Exploring the tax-cut scam
Published 12:00 am Wednesday, June 16, 2004
For the past ten years many Americans thought they were getting tax cuts. In fact, they were losing money.
While it is true that voters like the idea of tax cuts, they do not like the idea of cutting essential services, which is what is currently happening. For most working families, so-called tax cuts are simply an elaborate accounting shell game – lower income tax, but higher property tax . . . child tax credit, but higher college tuition . . . marriage penalty tax relief, but a 36 percent increase in health care premiums.
For the average worker, with every dollar these tax cuts put in one pocket, it seems that two dollars are taken from the other.
Email newsletter signup
These tax cuts also happen to be the biggest factor in the creation of the largest and most chronic federal deficit in American history, roughly a half-trillion dollar added to our national debt every year.
It gets worse.
These policies are inflicting enormous deficits on our children, who will be forced to pay the biggest tax of all – a drop in their standard of living and education. This tax cut gimmick does not increase opportunity in America for the middle class and half-trillion dollar deficits hardly make our country more competitive.
All told, the tax cuts have directly affected individuals in the following ways:
1. Your local property taxes have gone up due to reductions in federal housing programs and No Child Left Behind, which now has to be funded by local governments and school boards.
2. Access to college grants for 84,000 students has vanished. Since states have less money to support public colleges, tuition for some state schools has climbed as much as 50 percent in the last three years.
This trend is putting college education out of reach for children of the working poor and forcing middle class-families to take on huge debt loads or draw down retirement funds.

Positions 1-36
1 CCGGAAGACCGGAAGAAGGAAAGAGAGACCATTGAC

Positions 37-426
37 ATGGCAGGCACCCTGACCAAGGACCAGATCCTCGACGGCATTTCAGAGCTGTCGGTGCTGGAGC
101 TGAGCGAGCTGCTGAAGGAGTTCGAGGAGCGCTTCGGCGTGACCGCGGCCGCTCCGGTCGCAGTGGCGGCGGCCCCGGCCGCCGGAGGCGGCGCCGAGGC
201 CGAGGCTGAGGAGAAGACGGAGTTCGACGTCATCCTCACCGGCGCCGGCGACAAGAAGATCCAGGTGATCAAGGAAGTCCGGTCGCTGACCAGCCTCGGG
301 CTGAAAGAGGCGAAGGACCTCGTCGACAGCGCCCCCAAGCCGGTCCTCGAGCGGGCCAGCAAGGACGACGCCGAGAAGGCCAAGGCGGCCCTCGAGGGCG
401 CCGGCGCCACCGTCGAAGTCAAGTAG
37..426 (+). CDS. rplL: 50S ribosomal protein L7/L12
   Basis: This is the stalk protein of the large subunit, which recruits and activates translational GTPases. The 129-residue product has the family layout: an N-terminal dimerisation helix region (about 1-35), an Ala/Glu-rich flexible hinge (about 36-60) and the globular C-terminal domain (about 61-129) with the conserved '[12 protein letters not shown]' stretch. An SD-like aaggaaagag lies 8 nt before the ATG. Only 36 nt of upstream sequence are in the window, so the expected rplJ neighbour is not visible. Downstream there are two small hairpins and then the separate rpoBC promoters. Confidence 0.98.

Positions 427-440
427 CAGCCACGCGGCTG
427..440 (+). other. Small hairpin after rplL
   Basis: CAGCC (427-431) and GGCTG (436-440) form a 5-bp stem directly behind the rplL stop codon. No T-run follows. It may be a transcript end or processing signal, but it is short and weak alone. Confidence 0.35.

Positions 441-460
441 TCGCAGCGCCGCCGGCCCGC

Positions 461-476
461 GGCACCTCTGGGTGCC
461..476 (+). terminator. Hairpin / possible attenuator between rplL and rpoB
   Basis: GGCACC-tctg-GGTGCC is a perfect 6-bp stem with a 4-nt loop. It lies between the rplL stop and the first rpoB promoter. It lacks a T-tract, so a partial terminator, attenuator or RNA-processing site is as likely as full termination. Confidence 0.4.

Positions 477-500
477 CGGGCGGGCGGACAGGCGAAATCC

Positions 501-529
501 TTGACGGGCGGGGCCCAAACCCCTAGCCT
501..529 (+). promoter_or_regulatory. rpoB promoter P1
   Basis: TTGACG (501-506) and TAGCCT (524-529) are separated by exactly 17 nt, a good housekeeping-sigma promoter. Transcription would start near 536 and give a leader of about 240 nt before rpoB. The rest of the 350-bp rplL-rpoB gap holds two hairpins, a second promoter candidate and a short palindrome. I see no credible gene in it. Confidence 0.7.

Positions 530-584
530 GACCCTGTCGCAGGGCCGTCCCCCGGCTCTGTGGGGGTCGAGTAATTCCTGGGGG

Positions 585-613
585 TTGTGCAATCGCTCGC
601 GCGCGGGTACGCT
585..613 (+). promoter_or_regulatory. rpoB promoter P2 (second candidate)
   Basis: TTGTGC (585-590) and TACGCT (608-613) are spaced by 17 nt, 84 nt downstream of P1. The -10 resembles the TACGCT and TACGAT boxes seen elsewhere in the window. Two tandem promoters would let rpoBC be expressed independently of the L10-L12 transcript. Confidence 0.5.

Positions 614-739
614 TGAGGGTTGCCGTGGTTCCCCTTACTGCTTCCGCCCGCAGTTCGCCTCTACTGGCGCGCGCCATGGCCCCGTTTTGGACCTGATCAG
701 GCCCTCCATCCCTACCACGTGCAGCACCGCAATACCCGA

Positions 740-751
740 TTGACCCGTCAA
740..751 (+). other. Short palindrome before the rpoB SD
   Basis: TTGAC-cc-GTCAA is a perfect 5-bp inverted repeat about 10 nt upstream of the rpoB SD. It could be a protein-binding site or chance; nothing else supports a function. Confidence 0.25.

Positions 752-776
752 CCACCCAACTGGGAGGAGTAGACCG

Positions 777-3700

3. Health insurance premiums have gone up more than they would have without tax cuts.
The 1.5 million people who lost Medicaid eligibility continue to get health care, but the cost is now shifted by doctors and hospitals to our insurance companies and then to those of us who pay greatly increased premiums.
I believe that along with a robust defense, programs such as healthcare, education, job training and housing are our nation’s top priorities and these programs need adequate funding.
I also suspect that a sizable majority of voters agree with that assessment.
After all, we are the primary beneficiaries of such an investment.
Every person is expected to balance their own personal budgets and the government should be expected to do the same.
The American people are smarter than most politicians think. We know that there is no such thing as a free lunch. I would like to see a government in Washington which treats us as adults, so we can be told the real cost of feel good programs like tax cuts BEFORE they are passed, not afterwards. One of the first items on the next president’s agenda ought to be to restructure the tax code so that fairness is restored for working families and so that ordinary middle-class Americans have a sense of hope again.
Howard Dean, former governor of Vermont, is the founder of Democracy for America, a grassroots organization that supports socially progressive and fiscally responsible political candidates. Email Howard Dean at firstname.lastname@example.org Copyright 2004 Howard Dean, All Rights Reserved. Distributed exclusively by Cagle, Cartoons, Inc. www.caglecartoons.com, contact Cari Dawson Bartley 800 696 7561 email@example.com for publishing or posting.